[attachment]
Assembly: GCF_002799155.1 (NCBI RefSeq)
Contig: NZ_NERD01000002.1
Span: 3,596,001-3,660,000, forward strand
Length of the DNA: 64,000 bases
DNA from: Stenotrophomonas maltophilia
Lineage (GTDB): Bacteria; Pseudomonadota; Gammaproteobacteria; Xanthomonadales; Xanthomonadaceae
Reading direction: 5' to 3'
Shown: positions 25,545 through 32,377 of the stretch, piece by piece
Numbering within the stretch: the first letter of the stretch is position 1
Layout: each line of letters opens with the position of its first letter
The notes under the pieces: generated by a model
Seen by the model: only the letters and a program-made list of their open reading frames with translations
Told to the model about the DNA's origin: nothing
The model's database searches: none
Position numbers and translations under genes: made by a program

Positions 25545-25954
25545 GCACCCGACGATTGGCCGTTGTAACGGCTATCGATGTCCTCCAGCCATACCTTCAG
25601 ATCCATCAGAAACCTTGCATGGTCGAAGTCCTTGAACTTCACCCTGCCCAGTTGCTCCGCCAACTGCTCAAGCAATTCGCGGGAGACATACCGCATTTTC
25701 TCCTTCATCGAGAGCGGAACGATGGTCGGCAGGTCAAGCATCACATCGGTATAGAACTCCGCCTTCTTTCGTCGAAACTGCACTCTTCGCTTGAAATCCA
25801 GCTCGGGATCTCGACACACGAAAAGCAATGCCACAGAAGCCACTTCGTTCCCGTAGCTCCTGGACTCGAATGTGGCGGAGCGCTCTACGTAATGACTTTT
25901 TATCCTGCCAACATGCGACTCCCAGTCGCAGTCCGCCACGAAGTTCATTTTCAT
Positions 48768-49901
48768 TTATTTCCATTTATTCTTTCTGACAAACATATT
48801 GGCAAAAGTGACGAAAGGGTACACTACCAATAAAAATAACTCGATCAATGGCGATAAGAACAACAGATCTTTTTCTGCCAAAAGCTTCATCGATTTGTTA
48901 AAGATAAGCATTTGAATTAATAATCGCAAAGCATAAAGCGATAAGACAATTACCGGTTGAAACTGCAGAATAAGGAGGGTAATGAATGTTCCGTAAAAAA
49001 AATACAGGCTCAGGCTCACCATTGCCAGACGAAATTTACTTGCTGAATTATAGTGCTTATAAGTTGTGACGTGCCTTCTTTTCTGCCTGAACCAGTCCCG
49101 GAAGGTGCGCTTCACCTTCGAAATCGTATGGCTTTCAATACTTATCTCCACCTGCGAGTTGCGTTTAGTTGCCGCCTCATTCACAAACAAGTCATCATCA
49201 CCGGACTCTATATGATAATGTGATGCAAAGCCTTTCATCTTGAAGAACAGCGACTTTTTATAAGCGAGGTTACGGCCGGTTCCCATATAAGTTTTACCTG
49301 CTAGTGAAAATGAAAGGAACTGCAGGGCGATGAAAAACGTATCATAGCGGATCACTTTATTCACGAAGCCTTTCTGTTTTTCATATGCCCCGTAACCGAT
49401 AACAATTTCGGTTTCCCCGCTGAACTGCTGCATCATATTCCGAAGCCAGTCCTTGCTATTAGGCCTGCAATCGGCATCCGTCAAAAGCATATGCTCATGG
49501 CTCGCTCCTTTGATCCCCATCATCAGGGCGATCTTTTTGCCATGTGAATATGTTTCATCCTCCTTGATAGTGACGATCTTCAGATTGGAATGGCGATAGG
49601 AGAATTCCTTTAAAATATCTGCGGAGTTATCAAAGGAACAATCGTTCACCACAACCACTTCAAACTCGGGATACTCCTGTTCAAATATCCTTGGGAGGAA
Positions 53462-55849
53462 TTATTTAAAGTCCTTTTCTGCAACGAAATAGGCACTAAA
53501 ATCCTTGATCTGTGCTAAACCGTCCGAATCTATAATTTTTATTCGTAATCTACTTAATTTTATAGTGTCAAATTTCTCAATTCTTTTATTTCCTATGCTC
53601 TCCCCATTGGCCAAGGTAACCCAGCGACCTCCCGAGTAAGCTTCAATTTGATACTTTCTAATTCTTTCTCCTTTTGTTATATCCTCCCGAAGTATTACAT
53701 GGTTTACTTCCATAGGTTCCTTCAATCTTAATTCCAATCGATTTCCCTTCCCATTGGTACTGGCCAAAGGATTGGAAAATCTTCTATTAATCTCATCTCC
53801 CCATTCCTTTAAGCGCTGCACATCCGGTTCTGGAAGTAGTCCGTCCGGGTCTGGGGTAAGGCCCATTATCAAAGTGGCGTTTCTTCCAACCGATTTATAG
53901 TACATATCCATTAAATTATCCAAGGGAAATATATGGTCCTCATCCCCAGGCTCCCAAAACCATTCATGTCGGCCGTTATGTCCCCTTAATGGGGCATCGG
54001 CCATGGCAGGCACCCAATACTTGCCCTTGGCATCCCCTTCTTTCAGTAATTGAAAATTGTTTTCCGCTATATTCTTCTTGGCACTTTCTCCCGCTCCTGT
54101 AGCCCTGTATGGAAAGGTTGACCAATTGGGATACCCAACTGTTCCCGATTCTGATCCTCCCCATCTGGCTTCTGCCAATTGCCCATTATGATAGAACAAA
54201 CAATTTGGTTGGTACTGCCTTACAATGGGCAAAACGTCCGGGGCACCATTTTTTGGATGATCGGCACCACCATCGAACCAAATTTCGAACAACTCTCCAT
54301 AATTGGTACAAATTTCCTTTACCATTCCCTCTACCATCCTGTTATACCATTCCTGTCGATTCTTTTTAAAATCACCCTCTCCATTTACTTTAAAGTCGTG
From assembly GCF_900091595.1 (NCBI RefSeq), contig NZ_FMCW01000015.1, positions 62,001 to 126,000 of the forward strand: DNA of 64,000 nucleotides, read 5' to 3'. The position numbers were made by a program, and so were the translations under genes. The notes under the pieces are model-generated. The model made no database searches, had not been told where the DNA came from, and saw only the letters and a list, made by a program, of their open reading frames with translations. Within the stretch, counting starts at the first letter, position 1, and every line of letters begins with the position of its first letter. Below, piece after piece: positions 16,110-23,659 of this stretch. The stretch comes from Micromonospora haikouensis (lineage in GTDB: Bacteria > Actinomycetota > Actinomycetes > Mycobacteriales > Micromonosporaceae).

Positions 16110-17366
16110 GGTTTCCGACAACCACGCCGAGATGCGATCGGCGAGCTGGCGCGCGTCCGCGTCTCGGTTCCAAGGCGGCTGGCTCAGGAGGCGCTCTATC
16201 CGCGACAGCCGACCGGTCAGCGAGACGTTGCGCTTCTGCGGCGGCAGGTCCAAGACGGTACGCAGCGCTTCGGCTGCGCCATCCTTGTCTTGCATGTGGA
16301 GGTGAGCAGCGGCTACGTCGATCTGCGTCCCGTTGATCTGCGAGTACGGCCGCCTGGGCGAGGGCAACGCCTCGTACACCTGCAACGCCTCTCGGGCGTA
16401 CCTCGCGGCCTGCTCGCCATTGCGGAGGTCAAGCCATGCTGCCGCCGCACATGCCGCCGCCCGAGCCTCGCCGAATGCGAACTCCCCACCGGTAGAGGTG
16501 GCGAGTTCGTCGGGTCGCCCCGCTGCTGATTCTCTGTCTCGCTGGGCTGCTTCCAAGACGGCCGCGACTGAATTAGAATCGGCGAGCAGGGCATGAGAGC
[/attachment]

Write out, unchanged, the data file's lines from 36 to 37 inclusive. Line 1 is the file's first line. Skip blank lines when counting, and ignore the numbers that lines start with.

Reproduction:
53601 TCCCCATTGGCCAAGGTAACCCAGCGACCTCCCGAGTAAGCTTCAATTTGATACTTTCTAATTCTTTCTCCTTTTGTTATATCCTCCCGAAGTATTACAT
53701 GGTTTACTTCCATAGGTTCCTTCAATCTTAATTCCAATCGATTTCCCTTCCCATTGGTACTGGCCAAAGGATTGGAAAATCTTCTATTAATCTCATCTCC